What to Expect from your Pastor
A Message from Pastor Hale
People have many expectations of clergy. But the main thing to expect is easy: God’s Word. Not man’s word, not Synod’s changing policies, not acceptance of sins, but a clear condemnation of wrongdoing and full forgiveness in Christ. Scripture is the norm and your pastors have vowed to teach it in accordance with our Lutheran Confessions, which includes the Small Catechism and the Augsburg Confession, among others. Our teaching is written in stone, long before your pastors were born (438 years ago our Lutheran teaching and Confessions was codified in written form). It does not change based on who comes to church, how long someone is involved, or whether they have given money or not to Zion. Ministers are called by God to speak His Word.
Pastors are called through the congregation, but not by the congregation. They must answer to God for what they teach and preach, not to popular opinion or voters. So you are to expect the Word of God, not a weak, flimsy message that morphs depending on circumstances and audience. You should demand the pure Word of God. That means you should know the Word of God enough to deduce whether your pastors are being faithful. Pastors do not give opinions and “Dear Abby” advice, they speak for God. So they are either true to Him or speaking for the devil. The truth does not change, and neither should a pastor turn away from the truth of Scripture for the sake of comfort, custom, or convenience. The stakes are too high. They must give an account for the exercise of their office – for their overseeing of the sheep for whom Christ died: “Obey your leaders and submit to them, for they are keeping watch over your souls, as those who will have to give an account. Let them do this with joy and not with groaning, for that would be of no advantage to you” (Heb. 13:17).
Hearing the Word of God does not just mean Sunday morning or during a regularly scheduled service. Should you ever want the forgiveness of sins, because you are troubled by them, let your pastor know. Our main job is to forgive real sins. If you have a problem with a biblical matter or why we do something in church, talk to your pastor. We are trained to teach and lead with God’s Word. We are here for you. How do you get a hold of a pastor when you are not at church? Call the church office. After hours, leaving a voice message at Zion’s phone number is the best way to ask for pastoral care. We get those voicemail messages delivered to us, even when we are not at church. We will respond in a timely fashion to an emergency. But do not expect real pastoral care or a meaningful conversation by email. It is great for short notes, but a virtual message cannot replace a real face-to-face meeting with the pastor God has appointed for you. The Word of God is personal and the Word became flesh. Again, our job is to proclaim the good news of Christ. So if it is desired, by all means ask for it and demand it.
However, pastors are not psychiatrists or counselors. Our job is not to listen to complaints or affirm people's feelings. We are called to speak for God and to give His Word and sacraments, which distribute the forgiveness of sins. We are to call sinners to repentance. So we expect sinners, not people who want a self-esteem boost. Christ’s death is our power as Christians, not how we feel about ourselves. So expect God’s Word, even when it is not wanted. And unfortunately, the old Adam does not want God’s Word. It is always a miracle when anyone listens and believes the Word. The Spirit creates faith through Christ’s Word, but not man’s word of acceptance or excuse. The Church is made and extended by baptizing and teaching into Christ, not by giving sinners what they want.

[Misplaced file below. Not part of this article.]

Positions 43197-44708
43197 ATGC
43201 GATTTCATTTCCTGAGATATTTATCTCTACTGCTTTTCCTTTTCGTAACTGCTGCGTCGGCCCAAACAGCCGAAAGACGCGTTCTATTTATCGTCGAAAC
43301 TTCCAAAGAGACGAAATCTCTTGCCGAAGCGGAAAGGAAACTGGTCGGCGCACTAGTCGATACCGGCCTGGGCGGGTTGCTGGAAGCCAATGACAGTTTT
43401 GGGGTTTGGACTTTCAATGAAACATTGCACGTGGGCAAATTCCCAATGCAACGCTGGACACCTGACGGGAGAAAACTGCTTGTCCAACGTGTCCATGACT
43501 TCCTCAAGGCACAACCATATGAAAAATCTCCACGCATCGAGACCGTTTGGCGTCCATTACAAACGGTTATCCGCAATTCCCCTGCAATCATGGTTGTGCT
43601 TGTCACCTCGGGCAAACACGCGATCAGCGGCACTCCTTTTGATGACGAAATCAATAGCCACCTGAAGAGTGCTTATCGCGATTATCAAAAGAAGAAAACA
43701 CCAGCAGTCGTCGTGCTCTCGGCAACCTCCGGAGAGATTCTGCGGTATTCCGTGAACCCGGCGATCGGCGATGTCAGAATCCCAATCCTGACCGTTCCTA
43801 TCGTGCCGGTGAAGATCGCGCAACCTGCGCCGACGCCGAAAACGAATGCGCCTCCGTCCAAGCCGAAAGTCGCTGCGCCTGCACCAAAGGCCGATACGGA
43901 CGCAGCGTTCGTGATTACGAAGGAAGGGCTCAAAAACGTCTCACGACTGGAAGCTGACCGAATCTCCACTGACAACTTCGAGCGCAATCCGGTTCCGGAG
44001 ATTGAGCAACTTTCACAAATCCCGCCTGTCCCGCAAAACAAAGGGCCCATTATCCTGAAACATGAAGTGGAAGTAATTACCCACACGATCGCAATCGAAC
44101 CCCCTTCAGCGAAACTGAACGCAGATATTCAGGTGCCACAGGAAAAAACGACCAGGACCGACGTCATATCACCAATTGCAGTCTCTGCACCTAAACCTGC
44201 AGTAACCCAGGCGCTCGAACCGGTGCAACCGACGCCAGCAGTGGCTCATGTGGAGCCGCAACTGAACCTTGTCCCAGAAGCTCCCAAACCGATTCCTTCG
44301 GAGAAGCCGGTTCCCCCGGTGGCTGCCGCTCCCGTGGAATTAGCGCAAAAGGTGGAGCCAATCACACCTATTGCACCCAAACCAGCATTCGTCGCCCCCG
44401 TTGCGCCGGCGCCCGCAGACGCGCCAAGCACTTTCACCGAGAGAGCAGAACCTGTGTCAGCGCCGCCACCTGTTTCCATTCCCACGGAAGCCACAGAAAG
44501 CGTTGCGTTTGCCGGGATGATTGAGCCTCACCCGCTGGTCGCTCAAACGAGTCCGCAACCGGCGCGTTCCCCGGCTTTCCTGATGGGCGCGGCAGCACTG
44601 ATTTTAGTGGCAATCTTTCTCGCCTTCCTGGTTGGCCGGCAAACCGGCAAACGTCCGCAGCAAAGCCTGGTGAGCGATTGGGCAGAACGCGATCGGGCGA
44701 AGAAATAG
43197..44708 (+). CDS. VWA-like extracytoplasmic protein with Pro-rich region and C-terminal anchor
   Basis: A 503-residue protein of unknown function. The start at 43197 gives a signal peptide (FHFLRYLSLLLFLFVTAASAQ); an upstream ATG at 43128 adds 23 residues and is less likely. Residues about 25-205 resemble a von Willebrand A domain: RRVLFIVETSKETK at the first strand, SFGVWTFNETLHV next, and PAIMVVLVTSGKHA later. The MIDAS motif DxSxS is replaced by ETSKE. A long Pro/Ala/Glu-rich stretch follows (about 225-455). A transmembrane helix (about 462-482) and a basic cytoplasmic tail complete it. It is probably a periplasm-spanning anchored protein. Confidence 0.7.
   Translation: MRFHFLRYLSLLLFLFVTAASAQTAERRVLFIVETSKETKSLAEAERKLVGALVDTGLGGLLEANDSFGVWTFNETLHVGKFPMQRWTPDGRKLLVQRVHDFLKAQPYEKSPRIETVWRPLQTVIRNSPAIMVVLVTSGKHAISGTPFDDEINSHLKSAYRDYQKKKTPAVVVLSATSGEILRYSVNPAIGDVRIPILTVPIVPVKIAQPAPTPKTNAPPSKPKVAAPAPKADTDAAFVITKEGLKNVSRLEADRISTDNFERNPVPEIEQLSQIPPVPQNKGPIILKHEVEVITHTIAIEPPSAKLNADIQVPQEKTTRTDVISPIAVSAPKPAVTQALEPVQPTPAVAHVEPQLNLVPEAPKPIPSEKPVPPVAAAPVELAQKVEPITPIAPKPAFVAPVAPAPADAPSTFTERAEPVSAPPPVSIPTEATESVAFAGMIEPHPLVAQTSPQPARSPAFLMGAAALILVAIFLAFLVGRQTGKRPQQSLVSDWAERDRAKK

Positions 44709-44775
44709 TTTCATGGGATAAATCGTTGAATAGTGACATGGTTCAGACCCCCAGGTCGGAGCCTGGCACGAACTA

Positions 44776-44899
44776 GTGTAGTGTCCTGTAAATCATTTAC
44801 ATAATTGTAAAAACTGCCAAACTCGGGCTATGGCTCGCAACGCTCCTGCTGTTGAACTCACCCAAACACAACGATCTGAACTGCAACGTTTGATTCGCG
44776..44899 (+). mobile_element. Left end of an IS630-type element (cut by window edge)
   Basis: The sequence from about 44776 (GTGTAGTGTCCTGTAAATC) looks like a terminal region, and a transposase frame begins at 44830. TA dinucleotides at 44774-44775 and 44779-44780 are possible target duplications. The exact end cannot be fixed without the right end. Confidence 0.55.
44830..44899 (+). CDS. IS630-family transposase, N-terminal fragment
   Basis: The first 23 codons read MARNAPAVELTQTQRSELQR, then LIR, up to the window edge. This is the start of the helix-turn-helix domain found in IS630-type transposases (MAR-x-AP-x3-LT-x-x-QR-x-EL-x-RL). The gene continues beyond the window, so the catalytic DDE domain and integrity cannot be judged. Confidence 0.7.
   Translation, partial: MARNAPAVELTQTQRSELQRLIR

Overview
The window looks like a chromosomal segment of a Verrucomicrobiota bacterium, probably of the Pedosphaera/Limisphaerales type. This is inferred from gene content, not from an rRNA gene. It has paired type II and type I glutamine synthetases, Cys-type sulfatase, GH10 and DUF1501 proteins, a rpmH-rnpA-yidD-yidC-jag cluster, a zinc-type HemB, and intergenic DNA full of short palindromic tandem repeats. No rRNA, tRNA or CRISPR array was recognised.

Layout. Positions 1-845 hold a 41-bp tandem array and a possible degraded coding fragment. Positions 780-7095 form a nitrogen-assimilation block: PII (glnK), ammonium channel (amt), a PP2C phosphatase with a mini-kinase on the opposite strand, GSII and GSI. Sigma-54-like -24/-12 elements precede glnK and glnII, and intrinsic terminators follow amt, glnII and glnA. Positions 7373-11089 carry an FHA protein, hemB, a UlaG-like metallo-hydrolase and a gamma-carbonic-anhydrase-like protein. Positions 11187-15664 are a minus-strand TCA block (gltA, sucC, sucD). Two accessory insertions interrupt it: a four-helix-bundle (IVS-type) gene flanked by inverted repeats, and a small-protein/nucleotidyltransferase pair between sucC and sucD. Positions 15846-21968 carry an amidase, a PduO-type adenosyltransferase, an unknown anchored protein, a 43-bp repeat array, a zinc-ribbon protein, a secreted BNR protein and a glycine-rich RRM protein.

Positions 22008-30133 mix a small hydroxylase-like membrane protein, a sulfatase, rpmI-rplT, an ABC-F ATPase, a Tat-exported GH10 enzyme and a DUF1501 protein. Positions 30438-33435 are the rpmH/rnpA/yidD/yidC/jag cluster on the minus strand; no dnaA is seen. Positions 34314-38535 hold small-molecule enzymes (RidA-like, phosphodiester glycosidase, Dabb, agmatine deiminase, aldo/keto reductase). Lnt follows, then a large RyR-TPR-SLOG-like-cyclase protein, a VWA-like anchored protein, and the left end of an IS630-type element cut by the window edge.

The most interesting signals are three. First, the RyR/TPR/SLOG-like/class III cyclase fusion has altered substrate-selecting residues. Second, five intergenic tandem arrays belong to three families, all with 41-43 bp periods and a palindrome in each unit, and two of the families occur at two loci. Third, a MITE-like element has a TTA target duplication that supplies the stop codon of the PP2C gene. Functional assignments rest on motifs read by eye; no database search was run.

But listeners also have an obligation: “Let the one who is taught the word share all good things with the one who teaches. Do not be deceived: God is not mocked, for whatever one sows, that will he also reap” (Gal. 6:6-7). Do not take the Word of God for granted and treat it lightly. It is not spoken faithfully in many churches today. Many demand that they hear only what they want to hear – the itching ears syndrome. But pastors are to be unseasonable and untimely: “preach the word; be ready in season and out of season; reprove, rebuke, and exhort, with complete patience and teaching. For the time is coming when people will not endure sound teaching, but having itching ears they will accumulate for themselves teachers to suit their own passions” (2 Tim. 4:1-3). Expect a broken record from your pastors – a divine one.
The external duties of a pastor are not the most difficult aspect of the ministry of public teaching. We bear the burden of speaking for God and answering to Him, as poor, miserable sinners ourselves. Of course, we want people to be happy and content and like us and our preaching, but all those must serve God and His Gospel. They must not become false gods, loved more than Jesus. So do not judge a pastor based on who likes Him or does not. People leaving the church or joining does not say if He is doing the duty that the Lord of all the universe laid upon Him. We plant, but the Lord causes the growth. If the true Word is being scattered, the Lord’s will is done. Pray for your pastors and encourage them, so that the results of their faithful teaching will be seen in heaven.
As it turns out, sinners do not like to hear the pure Word. The words of Scripture establish our teaching – it is an eternal doctrine, valid for all times and peoples. Just like Christ, whom we receive through the teaching and preaching of Him, the Word of God does not change. So expect and demand it, until you are with Christ in glory. Amen.
- Published: 10 February 2018 10 February 2018
- Last Updated: 10 February 2018 10 February 2018
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